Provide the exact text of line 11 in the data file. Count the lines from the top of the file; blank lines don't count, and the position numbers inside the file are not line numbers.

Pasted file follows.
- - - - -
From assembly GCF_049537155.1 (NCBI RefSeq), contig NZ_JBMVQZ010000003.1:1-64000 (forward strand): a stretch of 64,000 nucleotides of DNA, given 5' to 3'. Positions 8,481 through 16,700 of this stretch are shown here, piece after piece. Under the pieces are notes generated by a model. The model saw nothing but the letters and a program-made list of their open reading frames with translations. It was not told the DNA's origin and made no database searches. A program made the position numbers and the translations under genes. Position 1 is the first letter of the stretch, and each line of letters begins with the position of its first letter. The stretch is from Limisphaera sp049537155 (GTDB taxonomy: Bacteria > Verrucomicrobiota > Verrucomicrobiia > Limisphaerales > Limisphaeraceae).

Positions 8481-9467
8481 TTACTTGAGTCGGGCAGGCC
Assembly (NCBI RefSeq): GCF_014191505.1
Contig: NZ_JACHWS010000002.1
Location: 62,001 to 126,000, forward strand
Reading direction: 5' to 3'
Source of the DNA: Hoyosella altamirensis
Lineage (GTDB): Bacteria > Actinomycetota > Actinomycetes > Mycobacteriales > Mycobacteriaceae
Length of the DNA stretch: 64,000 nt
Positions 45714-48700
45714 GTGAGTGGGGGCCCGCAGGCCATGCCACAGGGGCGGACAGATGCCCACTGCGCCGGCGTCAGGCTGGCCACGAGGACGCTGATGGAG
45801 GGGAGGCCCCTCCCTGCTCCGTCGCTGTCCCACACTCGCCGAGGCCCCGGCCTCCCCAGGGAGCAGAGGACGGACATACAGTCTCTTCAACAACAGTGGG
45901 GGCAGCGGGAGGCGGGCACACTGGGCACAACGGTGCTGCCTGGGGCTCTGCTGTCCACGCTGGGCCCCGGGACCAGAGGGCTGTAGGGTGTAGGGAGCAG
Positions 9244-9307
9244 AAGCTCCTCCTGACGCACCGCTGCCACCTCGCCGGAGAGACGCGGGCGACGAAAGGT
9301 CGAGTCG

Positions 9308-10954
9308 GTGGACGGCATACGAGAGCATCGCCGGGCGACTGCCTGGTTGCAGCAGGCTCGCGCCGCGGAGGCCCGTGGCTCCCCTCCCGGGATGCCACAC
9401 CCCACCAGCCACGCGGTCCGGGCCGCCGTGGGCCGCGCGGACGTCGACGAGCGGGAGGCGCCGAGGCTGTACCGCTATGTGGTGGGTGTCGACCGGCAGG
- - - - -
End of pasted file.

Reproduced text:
Positions 45714-48700